Fraud, Misrepresentation, Nondisclosure, and Concealment
For a plaintiff to recover on a claim of deceit based on false representation, they must prove that: (1) the defendant made a false representation of fact; (2) the fact was material; (3) the defendant either knew the representation was false or was aware that they did not know whether the representation was true or false; (4) the defendant made the representation with the intent that the plaintiff would rely on the representation; (5) the plaintiff relied on the representation; (6) the plaintiff’s reliance was justified; and (7) this reliance caused (injuries) (damages) (losses) to the plaintiff. A similar series of elements must also be proven for a plaintiff to succeed on a nondisclosure or concealment claim.
A fact ismaterial if a reasonable person under the circumstance would regard it as important in deciding what to do. The defendant has a duty to disclose material facts if they know about them AND if they have a special relationship with the plaintiff, or if the defendant intentionally created a false impression of the facts, or if the defendant knows that the plaintiff is not in a position to discover the facts for themselves. Defendant must also correct previous statements of material facts if they later discover the statements to be false. The defendant concealed a fact that they knew if, by conduct, or by written or oral words, created a false impression of the actual fact in the mind of the plaintiff by covering up the truth or by preventing plaintiff from discovering the actual fact for themselves.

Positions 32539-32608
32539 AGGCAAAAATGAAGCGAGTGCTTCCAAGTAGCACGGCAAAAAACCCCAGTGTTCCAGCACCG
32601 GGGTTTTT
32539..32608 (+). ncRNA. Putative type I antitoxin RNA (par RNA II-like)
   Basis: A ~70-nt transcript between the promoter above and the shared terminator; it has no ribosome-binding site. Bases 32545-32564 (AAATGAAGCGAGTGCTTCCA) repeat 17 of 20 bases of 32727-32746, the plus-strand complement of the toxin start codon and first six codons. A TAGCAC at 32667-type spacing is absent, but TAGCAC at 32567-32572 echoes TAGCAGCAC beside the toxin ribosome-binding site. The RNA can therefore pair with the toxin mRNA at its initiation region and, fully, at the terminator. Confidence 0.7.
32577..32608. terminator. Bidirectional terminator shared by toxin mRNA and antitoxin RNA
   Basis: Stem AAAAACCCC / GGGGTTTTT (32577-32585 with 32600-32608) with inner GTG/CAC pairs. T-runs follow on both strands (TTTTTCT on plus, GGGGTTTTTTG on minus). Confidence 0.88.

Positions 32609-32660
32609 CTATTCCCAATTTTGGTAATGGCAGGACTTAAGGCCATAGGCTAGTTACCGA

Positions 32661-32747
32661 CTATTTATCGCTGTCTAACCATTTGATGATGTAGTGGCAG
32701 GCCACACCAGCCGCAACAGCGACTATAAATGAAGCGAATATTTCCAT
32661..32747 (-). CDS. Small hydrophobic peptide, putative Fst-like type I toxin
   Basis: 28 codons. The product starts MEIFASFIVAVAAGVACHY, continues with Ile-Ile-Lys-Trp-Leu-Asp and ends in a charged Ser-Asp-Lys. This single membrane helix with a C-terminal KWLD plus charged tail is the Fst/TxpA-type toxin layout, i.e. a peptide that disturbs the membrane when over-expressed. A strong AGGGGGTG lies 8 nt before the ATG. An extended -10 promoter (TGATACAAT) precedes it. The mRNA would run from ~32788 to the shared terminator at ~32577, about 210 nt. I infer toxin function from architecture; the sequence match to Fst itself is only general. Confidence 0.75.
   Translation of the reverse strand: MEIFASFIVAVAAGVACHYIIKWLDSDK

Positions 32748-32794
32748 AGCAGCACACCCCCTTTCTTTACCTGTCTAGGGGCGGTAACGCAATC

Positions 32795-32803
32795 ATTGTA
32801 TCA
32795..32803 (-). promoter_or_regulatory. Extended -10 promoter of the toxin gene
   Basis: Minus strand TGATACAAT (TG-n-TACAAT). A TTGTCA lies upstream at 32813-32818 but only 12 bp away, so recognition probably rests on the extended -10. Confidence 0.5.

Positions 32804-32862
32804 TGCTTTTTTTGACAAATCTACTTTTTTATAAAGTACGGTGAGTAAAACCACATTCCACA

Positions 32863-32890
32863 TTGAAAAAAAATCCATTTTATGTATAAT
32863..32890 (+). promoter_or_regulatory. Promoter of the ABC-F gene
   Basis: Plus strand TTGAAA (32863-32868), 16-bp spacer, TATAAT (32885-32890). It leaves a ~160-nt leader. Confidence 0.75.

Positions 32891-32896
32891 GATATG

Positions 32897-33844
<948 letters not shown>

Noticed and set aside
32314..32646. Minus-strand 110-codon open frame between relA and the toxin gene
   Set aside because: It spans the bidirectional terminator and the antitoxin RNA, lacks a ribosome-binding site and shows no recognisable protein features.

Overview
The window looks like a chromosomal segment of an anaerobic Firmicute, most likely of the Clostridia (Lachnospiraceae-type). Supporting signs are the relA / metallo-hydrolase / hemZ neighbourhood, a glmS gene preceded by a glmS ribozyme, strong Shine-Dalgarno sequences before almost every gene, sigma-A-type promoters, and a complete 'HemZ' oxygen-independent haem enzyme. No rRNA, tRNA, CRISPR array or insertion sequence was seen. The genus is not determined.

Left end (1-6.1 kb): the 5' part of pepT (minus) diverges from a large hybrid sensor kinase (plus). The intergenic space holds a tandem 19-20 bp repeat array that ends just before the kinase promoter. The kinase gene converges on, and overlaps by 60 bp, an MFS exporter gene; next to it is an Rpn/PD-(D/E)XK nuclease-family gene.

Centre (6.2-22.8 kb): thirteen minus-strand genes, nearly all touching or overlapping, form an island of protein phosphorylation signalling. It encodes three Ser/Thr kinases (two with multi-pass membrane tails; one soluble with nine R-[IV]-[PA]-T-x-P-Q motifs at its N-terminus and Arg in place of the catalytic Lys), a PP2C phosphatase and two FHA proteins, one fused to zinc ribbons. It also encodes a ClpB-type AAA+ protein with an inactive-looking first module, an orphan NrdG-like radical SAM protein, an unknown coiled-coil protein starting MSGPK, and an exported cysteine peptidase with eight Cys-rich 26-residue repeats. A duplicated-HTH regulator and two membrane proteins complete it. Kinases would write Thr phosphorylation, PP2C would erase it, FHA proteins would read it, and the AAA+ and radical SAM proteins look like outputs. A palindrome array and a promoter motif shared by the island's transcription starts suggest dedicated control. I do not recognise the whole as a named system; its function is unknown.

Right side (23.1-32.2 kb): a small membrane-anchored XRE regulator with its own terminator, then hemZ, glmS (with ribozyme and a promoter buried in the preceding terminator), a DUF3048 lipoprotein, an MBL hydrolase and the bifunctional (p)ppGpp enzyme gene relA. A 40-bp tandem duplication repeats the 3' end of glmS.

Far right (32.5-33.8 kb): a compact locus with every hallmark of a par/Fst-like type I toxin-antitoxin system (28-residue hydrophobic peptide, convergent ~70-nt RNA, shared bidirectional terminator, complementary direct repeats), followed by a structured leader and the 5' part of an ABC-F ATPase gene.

Interference with Prospective Advantage
If you were working a business deal with someone but had not yet created and signed a contract and a third party causes the deal to fall through, you may have a claim for interference with prospective advantage. This “business tort” allows parties to recover their business losses when a third party ruins a future business deal that is not yet written in a mutually executed contract. In Colorado, tortious interference with a prospective business relation requires ashowing of intentional and improper interference preventing formation of a contract. When determining liability, factors to consider are: (the nature of the actor’s conduct; (2) the actor’s motive; (3) the interests of the other with which the actor’s conduct interferes; (4) the interests sought to be advanced by the actor; (5) the social interest in protecting the freedom of action of the actor and the contractual interests of the other; (6) the remoteness of the actor’s conduct to the interference; and (7) the relations between the parties.